LPBMAXyleneAcetanilideBPOE51GDGR
(g)(g)(ml)(g)(g)(g)%%
2061500.00.204.749.91
2061500.10.207.712.63
2061500.10.217.931.10
2061500.10.228.420.65
2061500.10.239.550.52
2061500.10.249.840.48
2061500.10.259.790.49

In another aspect of our methodology, we used a simple thermal oxidation approach (rather than previously employed complicated AF-modification techniques, such as the plasma,2 ultrasonic infiltration,3 high-energy radiation,5 surface etching,6 or surface grafting7 methods) to increase the oxygen content on the surface of the AFs. To verify the success of our method, we made scanning electron microscope (i.e., x-ray) measurements of our samples. We found that the oxygen content of the AF surfaces after heat oxidation in air is significantly higher than those fibers that did not undergo the heat treatment. The oxygen groups that form in this way on the fiber surfaces help to improve the level of bonding between the fibers and the LPB-g-MA.

We have also studied the mechanical properties of our vulcanized rubber samples. For instance, we found that the strength of a composite containing 4 parts per hundred rubber (phr) AF, 50phr CB, and 4.5phr LPG-g-MA increased when the E51 content in the compatibilizer was greater. This is because there is an enhanced level of bonding between the fibers and the matrix. In addition, we show the strain–storage modulus results for a variety of our rubber samples in Figure 1. These results indicate that a synergistic action between the AF and CB causes NR to be reinforced, and that NR without CB can be effectively enhanced with the addition of a small amount of AF (4phr) and LPB-g-MA. When the strain is greater than 50%, the storage modulus of the NR sample reinforced with 4phr AF and 4.5phr LPB-g-MA is greater than that of the NR sample reinforced with 50phr CB.


Measured storage modulus (G') of a variety of rubber samples (1–6), shown as a function of strain. 1: Natural rubber (NR). 2: NR/carbon black (CB). 3: NR/aramid fiber (AF). 4: NR/AF/liquid polybutadiene grafted with maleic anhydride (LPB-g-MA). 5: NR/AF/CB. 6: NR/AF/CB/LPB-g-MA.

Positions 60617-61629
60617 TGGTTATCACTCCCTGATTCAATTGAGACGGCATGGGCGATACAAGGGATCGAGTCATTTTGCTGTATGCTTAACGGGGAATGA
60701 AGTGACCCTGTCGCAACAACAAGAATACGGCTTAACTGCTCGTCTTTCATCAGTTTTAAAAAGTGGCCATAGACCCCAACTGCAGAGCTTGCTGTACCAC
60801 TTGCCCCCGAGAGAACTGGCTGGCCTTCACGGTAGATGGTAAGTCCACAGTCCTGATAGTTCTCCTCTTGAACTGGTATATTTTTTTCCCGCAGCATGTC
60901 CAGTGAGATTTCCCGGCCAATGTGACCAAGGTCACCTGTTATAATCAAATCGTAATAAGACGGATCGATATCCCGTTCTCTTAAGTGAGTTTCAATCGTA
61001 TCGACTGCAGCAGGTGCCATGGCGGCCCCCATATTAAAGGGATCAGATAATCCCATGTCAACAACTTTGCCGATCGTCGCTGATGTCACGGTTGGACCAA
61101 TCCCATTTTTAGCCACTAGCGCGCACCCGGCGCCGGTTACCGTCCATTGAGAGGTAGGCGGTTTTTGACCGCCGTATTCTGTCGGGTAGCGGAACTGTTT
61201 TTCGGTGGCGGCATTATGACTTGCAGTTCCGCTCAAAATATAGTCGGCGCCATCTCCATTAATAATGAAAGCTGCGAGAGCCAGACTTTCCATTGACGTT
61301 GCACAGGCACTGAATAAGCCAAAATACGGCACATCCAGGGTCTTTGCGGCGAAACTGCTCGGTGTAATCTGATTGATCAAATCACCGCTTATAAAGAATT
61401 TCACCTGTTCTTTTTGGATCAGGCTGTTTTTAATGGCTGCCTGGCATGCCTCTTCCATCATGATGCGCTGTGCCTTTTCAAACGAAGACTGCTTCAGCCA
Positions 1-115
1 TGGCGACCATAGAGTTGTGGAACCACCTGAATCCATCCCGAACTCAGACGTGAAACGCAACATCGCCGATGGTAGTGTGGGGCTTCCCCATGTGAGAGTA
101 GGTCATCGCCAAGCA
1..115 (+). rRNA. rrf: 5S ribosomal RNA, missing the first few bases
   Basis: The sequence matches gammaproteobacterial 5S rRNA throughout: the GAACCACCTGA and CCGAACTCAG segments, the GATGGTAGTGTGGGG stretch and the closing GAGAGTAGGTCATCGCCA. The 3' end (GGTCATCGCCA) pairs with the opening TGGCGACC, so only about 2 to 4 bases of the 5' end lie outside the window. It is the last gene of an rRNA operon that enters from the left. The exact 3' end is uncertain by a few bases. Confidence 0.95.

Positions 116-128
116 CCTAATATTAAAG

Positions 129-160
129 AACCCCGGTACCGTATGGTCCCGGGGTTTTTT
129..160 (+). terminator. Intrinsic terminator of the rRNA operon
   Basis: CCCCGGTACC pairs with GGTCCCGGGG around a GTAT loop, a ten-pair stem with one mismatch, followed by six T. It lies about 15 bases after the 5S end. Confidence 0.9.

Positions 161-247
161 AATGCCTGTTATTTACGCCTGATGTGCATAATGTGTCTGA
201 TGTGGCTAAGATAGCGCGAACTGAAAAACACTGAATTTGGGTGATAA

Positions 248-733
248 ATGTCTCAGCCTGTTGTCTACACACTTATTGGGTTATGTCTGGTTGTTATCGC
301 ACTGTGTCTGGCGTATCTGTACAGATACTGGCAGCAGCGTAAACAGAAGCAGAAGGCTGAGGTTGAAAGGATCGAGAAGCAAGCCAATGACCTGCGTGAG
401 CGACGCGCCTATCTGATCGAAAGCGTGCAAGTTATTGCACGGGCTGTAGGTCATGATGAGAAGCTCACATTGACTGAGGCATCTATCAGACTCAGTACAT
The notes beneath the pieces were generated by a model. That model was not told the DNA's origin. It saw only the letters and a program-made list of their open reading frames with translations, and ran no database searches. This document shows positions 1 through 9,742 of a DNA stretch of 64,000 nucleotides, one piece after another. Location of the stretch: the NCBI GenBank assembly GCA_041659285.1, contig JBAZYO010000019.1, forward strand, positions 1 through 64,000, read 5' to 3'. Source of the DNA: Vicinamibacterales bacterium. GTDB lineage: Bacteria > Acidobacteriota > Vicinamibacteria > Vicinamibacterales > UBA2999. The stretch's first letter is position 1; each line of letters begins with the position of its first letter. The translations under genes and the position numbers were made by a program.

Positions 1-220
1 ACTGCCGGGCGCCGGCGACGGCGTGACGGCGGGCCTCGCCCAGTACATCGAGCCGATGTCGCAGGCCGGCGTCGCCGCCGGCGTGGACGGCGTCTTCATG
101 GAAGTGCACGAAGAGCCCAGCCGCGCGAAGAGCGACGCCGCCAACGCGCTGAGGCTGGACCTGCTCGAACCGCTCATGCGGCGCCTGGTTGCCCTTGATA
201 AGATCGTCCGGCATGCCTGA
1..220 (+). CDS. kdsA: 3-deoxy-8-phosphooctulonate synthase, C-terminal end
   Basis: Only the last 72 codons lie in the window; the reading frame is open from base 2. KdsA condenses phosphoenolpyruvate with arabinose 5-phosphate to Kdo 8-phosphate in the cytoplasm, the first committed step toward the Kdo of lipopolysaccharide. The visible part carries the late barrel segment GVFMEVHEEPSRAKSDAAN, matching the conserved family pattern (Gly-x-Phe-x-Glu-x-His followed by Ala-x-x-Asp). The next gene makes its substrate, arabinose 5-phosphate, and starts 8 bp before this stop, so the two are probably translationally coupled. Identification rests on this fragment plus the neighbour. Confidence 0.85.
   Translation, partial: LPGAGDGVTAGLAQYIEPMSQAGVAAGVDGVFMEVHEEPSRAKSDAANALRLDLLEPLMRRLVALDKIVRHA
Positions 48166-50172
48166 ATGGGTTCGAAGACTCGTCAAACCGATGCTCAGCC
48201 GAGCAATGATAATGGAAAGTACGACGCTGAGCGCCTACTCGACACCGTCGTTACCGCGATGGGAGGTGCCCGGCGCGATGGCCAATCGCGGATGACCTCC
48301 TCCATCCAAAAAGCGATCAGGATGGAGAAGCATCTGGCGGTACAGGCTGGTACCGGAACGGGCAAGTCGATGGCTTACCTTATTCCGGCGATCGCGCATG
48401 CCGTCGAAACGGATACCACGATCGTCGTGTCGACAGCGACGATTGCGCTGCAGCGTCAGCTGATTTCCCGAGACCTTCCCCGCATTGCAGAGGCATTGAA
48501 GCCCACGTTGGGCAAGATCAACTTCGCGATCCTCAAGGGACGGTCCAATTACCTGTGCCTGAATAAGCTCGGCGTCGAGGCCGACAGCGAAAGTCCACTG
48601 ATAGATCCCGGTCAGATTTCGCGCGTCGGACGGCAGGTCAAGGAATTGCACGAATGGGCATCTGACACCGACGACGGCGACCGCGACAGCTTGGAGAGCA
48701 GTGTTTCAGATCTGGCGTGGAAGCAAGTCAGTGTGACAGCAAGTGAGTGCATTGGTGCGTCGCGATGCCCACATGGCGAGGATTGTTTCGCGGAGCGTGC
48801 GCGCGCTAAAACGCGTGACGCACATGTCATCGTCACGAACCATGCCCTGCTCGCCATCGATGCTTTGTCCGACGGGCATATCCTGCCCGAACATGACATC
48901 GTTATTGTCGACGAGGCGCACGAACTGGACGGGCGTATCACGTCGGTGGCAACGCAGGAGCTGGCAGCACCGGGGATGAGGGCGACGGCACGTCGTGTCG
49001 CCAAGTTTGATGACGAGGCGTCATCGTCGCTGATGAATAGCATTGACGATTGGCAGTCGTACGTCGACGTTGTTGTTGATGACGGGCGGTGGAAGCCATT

The low gel content and good dispersibility of our LPB-g-MA products means that they form strong bonds with our thermally modified AF. Furthermore, because the LPB-g-MA has a similar backbone structure to NR, there is good compatibility between the two. The LPB-g-MA thus participates in a crosslinking reaction with NR during our curing process, which serves to also increase the compatibility between NR and AF in our composites.11

In summary, we have used a novel technique to simultaneously graft two different polar groups (an anhydride and a multifunctional epoxy) onto the molecular chain of LPB. We have thus demonstrated a new compatibilizer that has a high grafting degree and very low gel rate, and that can be used to improve interfacial adhesion in AF-reinforced rubber composites. In the next step of our work, we plan to focus on regulating the proportion of the two monomers that are grafted on the LPB molecular chain. We will achieve this by adding an accelerator (e.g., imidazole), and we will study the compatibilizing effect of the two co-grafted polar monomers.


Authors

Zhu Luo
Guizhou University

Weilong Chen
Guizhou University

Jin Zhong
Guizhou University

Dong Fuping
Guizhou University

Yang Le
Guizhou University

Zheng Qiang
Guizhou University


References

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DOI:  10.2417/spepro.006942